Movies that take place within a single day comprise a subgenre of film with many stand-out entries—from American Graffiti to Clerks— but it’s also a list overflowing with testosterone. For whatever reason, women are left on the periphery of these stories, as girlfriends who don’t warrant commitment or prizes put on a pedestal. It’s the kind of treatment we expect—but don’t accept—from studio comedies, except these all-in-one-day movies, which typically feature low stakes and character-driven plots, are more often independently made. So what took so long for a funny and fresh female-driven hangout movie like Support the Girls to hit theaters? Let’s just be glad it’s here.

Regina Hall, fresh off her star turn in Girls Trip, is Lisa, manager of a Hooters-like bar called Double Whammies. She’s having a terrible day. Within her first hour at work, she discovers a thief stuck in the vent above the manager’s office. He has accidentally severed the cable, which threatens the restaurant’s ability to broadcast the big fight that night. Beyond her professional obligations, there are also the burdens Lisa takes on herself. One of her waitresses ran over her abusive boyfriend with her car, and Lisa has decided to raise money for her legal fund with an off-the-books carwash during business hours.

Her affection for her waitresses carries her through. Her job may be to manage the restaurant and turn a profit, but her mission is to protect her waitresses from the boorish men that populate their lives. The dudes in Support the Girls are largely pathetic. There are the drunken customers with caramelized onions hanging out of their mouths, the rageful, impotent owner (James Le Gros), and various deadbeat boyfriends. Her waitresses are young and still learning how to handle men. Lisa, with a personal history sprinkled in with just the right amount of detail, has learned long ago.

It’s a winning ensemble piece, but the film succeeds on the back on Hall’s best performance yet. Despite the hijinks going on around her, Hall is steadfastly grounded, never choosing the joke over the emotional reality of her character. Her performance is buttressed by Haley Lu Richardson and Shayna McHale, who play her two most experienced waitresses with truly divergent styles. As Maci, Richardson (Columbus) is a bundle of positive energy, blissfully (and perhaps determinedly) oblivious to the degradations and dangers of her job titillating men.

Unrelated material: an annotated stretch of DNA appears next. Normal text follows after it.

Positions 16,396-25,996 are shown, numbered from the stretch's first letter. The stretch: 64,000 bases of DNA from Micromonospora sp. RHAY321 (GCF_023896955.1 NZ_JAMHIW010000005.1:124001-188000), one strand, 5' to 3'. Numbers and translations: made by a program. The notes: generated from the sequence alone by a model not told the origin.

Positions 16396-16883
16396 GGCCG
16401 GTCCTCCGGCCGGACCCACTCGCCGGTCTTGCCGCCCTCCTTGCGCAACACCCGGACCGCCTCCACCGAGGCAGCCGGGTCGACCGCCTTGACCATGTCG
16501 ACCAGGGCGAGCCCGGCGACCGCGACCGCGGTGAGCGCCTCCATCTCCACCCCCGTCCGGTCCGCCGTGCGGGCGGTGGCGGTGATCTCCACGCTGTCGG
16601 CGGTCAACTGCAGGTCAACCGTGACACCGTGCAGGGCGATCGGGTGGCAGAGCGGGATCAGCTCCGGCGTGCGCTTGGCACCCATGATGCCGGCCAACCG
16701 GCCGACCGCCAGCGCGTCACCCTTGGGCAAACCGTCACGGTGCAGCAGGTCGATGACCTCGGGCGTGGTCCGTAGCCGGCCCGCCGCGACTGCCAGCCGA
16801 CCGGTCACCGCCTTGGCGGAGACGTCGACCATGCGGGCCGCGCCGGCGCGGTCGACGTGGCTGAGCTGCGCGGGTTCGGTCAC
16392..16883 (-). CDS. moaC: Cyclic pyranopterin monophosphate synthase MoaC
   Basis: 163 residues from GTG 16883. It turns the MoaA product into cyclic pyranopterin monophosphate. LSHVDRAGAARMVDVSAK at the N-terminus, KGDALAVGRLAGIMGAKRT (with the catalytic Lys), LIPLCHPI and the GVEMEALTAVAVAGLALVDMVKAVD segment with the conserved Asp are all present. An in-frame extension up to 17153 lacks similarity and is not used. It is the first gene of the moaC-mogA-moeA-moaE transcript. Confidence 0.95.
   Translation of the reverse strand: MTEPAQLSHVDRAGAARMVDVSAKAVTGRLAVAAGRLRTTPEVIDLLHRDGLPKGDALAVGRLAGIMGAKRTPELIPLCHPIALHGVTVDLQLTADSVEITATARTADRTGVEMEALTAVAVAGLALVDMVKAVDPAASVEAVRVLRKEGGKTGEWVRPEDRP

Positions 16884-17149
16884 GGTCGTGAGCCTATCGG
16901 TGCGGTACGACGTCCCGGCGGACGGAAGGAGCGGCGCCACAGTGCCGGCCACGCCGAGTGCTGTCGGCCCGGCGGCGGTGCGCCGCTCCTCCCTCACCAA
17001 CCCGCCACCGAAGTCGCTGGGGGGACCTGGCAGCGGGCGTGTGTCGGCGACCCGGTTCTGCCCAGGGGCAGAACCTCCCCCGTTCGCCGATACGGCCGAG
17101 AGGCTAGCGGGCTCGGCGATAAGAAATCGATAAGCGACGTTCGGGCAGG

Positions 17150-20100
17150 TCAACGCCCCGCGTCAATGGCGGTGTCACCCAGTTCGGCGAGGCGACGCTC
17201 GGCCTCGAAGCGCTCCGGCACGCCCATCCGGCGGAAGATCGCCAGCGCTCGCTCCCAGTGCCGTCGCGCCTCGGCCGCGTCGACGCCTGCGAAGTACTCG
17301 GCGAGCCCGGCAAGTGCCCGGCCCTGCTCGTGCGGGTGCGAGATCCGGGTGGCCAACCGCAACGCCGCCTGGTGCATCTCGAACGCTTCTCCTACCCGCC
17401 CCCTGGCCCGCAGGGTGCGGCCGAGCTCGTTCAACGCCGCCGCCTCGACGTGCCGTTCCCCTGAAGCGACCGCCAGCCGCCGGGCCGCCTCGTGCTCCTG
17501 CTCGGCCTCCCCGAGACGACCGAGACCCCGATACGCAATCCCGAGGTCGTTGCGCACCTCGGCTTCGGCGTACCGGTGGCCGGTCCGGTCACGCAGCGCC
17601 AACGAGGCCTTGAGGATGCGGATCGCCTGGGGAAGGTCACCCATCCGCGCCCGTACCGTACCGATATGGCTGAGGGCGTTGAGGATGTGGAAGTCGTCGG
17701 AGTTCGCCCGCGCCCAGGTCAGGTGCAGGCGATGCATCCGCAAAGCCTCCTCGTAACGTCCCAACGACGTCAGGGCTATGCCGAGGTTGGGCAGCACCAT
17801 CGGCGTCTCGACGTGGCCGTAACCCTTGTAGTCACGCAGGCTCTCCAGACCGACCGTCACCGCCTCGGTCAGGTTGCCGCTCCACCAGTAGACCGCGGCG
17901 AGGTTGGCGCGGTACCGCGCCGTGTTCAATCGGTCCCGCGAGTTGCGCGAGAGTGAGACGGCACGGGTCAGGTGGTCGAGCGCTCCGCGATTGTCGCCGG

McHale, a first-time actress, has an authentic weariness that earns laughs without ever reaching for them. When a male customer jokes that he would never touch her without consent, she gets the biggest laugh in the movie by responding with sleepy-eyed matter-of-factness, “I will kill you.”

Yes, for much of the film, writer/director Andrew Bujalski walks a very narrow tightrope in its depiction of the sexism inherent in restaurants like Hooters and its fictional counterpart. Lisa works so hard to create a safe and positive work environment, and the film keeps its mood so light and bubbly, that it’s easy to forget the dangers of its objectification of women. These illusions come crashing down in the film’s final third, but Bujalski reveals his themes so carefully that these events are played for neither laughs nor tears. It’s simply another obstacle to overcome in a lifetime of them for working women. Support the Girls could have been a tragedy, a comedy, or a rallying cry, but in reality it’s all of them at once.

Support The Girls opens Friday at Landmark West End Cinema.